NEW YORK–(BUSINESS WIRE)–#KBRA–On December 6, 2021, S&P Global Ratings released a request for comment (RFC) on proposed updates to its Insurer Risk-Based Capital Adequacy Methodology and Assumptions. The RFC generated significant market controversy in regard to the treatment of non-S&P rated securities held by insurance companies. More specifically, (1) to the extent an insurance company holds a security rated by S&P, that rating will be taken at face value when S&P calculates the insurance company’s capital charge associated with such security; (2) if the security is rated by Moody’s and/or Fitch, the rating will be lowered one to three notches; and (3) if the security is rated by any other credit rating agency (CRA), the security will be notched down to as low as CCC, depending on asset class and country.
The S&P proposal notes it completed a mapping exercise for both Moody’s and Fitch, and the related downward notching for securities rated by these two agencies is the result of this mapping. S&P has publicly told the market it does not have enough data to perform a mapping exercise for all other CRAs. The public comment deadline is scheduled to close on April 29, 2022, following two extensions.
KBRA believes that the capital markets are best served by well informed and reasoned opinions, and that rating agencies are entitled to their views just as much as other market constituents. That said, S&P’s move would equate investment-grade securities with capital charges that are commensurate with deep speculative grade ratings which, in our opinion, is neither well informed nor well-reasoned.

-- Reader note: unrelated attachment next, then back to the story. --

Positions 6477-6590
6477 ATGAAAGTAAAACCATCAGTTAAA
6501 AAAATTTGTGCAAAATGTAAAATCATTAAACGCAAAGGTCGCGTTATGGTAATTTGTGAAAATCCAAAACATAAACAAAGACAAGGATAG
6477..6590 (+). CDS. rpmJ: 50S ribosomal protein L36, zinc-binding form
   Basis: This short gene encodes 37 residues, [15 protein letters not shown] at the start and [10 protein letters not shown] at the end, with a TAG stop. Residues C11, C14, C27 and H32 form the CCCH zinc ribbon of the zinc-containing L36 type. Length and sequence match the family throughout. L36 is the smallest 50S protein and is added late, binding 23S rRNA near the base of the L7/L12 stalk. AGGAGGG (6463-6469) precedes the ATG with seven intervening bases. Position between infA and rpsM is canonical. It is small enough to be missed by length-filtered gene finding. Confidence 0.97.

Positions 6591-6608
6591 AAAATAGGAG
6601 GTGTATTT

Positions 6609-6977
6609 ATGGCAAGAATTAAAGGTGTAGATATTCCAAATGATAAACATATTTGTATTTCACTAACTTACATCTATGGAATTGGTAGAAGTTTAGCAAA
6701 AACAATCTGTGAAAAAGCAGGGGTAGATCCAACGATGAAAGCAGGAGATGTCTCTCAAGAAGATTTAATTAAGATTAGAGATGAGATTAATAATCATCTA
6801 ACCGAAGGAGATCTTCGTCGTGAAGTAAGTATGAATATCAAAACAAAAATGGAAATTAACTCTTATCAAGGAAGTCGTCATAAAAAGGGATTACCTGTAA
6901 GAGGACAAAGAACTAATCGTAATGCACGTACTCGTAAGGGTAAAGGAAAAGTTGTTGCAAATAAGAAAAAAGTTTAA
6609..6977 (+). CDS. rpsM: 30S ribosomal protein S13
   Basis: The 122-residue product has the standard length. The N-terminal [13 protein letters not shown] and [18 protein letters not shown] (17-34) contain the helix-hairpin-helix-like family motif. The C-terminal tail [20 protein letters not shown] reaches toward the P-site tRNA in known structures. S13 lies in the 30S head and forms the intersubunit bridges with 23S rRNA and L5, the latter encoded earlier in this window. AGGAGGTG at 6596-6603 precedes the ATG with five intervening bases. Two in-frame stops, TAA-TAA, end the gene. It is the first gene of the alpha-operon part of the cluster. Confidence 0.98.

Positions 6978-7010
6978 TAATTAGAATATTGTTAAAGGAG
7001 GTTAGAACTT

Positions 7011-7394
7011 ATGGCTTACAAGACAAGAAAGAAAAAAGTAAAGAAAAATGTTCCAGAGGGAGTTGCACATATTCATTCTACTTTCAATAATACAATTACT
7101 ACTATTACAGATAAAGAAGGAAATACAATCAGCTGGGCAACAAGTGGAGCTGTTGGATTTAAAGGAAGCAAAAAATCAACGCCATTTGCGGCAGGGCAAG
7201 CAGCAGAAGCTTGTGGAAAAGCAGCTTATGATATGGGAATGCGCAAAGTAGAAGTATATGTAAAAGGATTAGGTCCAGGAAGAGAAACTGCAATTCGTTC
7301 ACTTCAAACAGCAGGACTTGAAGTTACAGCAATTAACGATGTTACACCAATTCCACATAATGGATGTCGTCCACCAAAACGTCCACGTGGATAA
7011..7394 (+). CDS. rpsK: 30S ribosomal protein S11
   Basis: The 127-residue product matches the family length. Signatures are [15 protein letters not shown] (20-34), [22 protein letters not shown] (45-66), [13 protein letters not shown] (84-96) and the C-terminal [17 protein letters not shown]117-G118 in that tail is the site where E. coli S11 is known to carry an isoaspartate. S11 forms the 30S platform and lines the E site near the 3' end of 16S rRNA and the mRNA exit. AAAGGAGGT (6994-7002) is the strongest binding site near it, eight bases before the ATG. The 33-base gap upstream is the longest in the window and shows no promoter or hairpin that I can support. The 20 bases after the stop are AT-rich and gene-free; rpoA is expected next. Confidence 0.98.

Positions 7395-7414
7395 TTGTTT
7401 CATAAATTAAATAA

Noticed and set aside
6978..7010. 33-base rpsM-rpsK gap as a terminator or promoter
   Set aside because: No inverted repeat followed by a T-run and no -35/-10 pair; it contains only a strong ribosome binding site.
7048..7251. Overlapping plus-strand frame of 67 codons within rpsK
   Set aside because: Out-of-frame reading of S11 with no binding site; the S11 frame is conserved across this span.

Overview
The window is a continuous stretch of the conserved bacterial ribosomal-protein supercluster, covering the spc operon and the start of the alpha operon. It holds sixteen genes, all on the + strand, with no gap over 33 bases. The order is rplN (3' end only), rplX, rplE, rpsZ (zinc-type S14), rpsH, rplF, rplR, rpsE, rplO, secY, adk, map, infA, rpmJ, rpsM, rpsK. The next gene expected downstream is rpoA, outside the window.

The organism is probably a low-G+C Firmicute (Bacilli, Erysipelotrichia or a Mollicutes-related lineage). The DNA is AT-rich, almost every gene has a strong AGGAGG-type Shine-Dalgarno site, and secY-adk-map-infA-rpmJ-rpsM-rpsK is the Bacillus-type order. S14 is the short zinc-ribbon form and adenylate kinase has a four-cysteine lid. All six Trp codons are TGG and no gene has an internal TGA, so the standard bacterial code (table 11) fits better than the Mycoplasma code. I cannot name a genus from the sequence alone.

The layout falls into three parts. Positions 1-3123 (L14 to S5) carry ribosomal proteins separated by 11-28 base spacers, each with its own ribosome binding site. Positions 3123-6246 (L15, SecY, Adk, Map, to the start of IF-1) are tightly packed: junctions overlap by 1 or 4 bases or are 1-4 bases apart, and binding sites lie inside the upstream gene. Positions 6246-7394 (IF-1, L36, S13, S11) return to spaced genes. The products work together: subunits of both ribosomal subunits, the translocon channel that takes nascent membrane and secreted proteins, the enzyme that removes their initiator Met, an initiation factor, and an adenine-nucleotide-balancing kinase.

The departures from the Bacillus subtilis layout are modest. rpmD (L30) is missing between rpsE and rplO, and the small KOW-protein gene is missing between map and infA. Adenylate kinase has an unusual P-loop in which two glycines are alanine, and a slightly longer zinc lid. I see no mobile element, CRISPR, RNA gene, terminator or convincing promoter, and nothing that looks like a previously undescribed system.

A CCC rating is typically defined as a security that is determined to be near default and at substantial risk of loss. However, the very fact that S&P does not rate a security does not mean that such security is on the verge of default with limited recovery prospects. In this report, KBRA highlights the level of stress required to impair high IG-rated securities in certain selected sectors. Simple math suggests that attributing a CCC capital charge to investment-grade (IG) securities is generally not a fair assessment, especially for high IG categories, regardless of the sector.
Click here to view the report.
KBRA is a full-service credit rating agency registered in the U.S., the EU, and the UK, and is designated to provide structured finance ratings in Canada. KBRA’s ratings can be used by investors for regulatory capital purposes in multiple jurisdictions.
Brian Ford, CFA, Managing Director
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